The more prudent course—politically, at least—would be for Trump to wait until the last day of his final term, and then issue a self-pardon just before midnight, so that anything he’s done while in office and beforehand would be covered. Pretty clever, except for two problems. First, a pardon doesn’t exempt him from criminal jeopardy at the state level. Even if he fires Mueller, regular U.S. attorneys are likely to encounter the Trump name in other investigations (Trump’s former personal attorney Michael Cohen was indicted by the U.S. attorney for the Southern District of New York, whose charging documents effectively named the president as a conspirator). So Mueller might still be a ghost at Trump’s feast for the rest of his time in the White House.
Second, Trump would leave office the day after that midnight pardon—and its consequences would then depend on his successor. A Democratic president might feel compelled by the party base to pursue prosecution despite a pardon. Even a Republican successor might be reluctant to block an investigation that turned up genuine crimes. Thus, while Trump “might want to pardon himself if it looks like he might get prosecuted,” Kalt told me, “what has to give him pause is that it might not work.”
The attorney general for a new administration could begin with an investigation of the pardon itself, then probe pre-pardon conduct, and then indict Trump for any crimes that turn up, arguing that a self-pardon is void. Trump would plead the pardon and move to dismiss the charges—and the issue would swiftly move to the Supreme Court.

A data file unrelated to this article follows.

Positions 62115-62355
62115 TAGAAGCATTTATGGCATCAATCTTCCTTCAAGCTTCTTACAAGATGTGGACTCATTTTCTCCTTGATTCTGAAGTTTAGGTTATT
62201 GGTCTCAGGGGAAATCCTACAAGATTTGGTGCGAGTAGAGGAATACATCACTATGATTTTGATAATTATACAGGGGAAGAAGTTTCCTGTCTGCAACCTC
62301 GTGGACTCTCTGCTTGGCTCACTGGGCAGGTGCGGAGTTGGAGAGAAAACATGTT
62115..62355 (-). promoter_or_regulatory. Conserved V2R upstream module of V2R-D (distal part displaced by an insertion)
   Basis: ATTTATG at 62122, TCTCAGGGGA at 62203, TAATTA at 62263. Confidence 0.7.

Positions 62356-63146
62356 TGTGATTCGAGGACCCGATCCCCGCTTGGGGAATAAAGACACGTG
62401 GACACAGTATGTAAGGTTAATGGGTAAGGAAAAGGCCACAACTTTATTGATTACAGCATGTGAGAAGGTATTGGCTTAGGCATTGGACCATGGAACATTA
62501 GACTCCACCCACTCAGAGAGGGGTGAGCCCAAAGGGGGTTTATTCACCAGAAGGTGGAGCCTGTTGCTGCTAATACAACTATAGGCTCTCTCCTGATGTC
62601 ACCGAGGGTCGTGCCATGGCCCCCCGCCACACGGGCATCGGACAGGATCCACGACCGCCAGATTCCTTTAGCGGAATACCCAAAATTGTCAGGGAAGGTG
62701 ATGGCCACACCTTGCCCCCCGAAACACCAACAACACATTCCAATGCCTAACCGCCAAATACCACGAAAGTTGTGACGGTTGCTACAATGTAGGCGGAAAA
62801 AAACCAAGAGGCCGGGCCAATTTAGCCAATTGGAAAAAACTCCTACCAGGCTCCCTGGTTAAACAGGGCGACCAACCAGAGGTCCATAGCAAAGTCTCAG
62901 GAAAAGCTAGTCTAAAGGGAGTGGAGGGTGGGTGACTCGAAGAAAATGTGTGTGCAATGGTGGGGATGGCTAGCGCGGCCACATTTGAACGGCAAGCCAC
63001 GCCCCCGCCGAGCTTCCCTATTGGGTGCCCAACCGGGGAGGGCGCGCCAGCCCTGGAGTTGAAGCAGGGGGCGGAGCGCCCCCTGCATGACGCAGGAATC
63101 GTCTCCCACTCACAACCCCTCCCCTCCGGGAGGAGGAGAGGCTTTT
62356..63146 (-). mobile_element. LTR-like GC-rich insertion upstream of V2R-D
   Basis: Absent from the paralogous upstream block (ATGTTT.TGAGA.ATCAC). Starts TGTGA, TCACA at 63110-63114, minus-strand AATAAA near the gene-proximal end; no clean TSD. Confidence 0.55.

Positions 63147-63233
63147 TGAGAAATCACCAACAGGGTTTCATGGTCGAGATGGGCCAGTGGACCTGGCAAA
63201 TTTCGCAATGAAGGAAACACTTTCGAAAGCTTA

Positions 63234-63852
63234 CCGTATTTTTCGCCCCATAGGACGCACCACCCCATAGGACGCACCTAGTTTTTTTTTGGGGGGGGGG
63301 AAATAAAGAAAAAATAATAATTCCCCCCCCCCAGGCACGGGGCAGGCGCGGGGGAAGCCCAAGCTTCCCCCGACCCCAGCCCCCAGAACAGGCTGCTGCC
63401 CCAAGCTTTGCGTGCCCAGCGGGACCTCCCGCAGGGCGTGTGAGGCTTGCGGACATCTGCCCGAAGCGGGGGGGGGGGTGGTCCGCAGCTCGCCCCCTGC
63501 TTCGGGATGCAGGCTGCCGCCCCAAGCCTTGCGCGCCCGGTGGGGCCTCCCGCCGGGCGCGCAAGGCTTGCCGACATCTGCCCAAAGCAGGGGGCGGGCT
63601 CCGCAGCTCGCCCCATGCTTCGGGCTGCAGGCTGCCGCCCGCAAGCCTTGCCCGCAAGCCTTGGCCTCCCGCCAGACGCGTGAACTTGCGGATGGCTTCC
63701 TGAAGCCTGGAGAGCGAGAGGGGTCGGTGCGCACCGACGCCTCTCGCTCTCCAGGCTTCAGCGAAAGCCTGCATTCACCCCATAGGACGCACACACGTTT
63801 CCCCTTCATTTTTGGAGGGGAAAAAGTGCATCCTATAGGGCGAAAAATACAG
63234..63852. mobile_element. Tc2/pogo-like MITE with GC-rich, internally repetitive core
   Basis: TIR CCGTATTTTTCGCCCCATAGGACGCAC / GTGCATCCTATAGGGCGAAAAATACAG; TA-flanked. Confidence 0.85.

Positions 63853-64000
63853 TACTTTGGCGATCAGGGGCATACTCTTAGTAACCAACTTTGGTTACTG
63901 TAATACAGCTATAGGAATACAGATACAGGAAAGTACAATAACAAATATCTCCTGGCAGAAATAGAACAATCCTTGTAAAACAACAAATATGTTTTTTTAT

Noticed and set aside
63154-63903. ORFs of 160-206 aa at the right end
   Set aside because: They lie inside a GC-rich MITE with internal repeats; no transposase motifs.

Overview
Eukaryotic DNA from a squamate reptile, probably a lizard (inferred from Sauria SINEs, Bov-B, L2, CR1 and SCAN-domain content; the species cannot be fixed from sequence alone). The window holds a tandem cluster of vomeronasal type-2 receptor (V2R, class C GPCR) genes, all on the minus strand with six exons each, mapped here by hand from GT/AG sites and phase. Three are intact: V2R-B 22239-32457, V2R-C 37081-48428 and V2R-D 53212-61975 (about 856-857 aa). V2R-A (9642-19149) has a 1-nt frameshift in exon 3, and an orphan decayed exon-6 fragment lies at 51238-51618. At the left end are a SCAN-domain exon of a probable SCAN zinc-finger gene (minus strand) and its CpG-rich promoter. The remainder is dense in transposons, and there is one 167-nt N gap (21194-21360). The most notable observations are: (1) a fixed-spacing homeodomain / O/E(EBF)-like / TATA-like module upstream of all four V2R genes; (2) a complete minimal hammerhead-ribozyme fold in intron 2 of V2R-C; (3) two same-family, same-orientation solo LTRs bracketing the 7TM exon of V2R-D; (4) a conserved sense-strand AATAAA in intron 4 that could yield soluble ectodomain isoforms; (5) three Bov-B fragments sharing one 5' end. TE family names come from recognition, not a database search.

Would the conservative majority uphold the pardon?
Former House Speaker Newt Gingrich probably thinks so. He recently explained that a Democratic congressional investigation of Trump after the midterms would let the world know “whether the Kavanaugh fight was worth it”—since a proper Trump judge would block any subpoenas directed at the president.
One wonders how Justice Brett Kavanaugh felt hearing Gingrich’s words. He has an uphill fight to restore his reputation with the public. To be properly cynical, this justice might see a once-in-a-lifetime opportunity to dispel the cloud on his image by voting against Trump.
Adam Serwer: Trump is running out of alibis
And let’s remember how radical a self-pardon would seem. The last presidential pardon, of Richard Nixon, covered “all offenses against the United States which he, Richard Nixon, has committed or may have committed or taken part in during the period from January 20, 1969 through August 9, 1974.”
That’s a highly unusual, perhaps unique, pardon. Ordinarily, pardons—even those granted before trial or indictment—cover specific offenses the recipient has committed or may have committed. Even presidential amnesties—such as Jimmy Carter’s in 1977, which pardoned an entire class of Vietnam War draft resisters—didn’t purport to cover any crime the draft dodgers might have committed, only those related to conscription and service, and only if nonviolent.